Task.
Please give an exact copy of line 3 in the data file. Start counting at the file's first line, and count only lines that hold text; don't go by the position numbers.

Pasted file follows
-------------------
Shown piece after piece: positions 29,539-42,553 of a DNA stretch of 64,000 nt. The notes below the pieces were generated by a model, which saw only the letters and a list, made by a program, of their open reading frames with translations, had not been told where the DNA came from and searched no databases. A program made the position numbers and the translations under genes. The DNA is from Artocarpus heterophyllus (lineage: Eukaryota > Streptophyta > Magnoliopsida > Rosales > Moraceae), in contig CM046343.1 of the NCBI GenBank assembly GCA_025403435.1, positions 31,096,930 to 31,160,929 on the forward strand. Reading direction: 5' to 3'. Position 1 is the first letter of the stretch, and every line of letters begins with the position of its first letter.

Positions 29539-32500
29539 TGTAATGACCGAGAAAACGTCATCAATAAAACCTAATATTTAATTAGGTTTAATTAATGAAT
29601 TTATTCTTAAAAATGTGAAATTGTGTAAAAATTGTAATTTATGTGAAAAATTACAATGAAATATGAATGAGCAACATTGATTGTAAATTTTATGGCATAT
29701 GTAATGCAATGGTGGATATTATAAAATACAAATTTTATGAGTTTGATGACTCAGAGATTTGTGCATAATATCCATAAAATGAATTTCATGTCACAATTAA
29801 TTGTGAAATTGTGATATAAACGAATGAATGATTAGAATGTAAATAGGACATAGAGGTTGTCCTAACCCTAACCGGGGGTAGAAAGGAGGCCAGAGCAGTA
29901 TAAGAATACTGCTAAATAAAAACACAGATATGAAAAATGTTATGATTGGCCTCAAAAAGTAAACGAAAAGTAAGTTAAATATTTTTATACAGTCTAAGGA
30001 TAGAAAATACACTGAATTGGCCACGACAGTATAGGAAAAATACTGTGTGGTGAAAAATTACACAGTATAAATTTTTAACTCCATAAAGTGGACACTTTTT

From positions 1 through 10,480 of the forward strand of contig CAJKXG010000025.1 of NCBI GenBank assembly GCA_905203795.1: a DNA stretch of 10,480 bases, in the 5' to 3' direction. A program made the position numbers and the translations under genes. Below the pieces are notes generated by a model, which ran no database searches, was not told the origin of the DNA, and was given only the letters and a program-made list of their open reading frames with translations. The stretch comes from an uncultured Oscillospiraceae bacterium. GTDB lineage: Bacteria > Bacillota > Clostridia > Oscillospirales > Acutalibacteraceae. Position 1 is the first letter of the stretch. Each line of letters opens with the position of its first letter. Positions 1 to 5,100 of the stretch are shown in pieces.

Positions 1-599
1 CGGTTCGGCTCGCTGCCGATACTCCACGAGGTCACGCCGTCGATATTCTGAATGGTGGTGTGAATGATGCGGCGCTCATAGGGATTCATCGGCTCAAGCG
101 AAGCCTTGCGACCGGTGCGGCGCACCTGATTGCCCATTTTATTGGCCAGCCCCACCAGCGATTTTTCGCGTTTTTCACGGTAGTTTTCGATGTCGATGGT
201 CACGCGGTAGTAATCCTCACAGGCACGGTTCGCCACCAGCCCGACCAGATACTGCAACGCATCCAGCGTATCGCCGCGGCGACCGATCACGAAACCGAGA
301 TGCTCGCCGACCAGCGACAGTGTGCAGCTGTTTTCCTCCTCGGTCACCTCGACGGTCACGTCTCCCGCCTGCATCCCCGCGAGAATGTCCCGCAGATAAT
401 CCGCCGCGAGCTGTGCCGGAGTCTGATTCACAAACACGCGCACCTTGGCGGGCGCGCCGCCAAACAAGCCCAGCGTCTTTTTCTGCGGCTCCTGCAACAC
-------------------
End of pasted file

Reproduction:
29539 TGTAATGACCGAGAAAACGTCATCAATAAAACCTAATATTTAATTAGGTTTAATTAATGAAT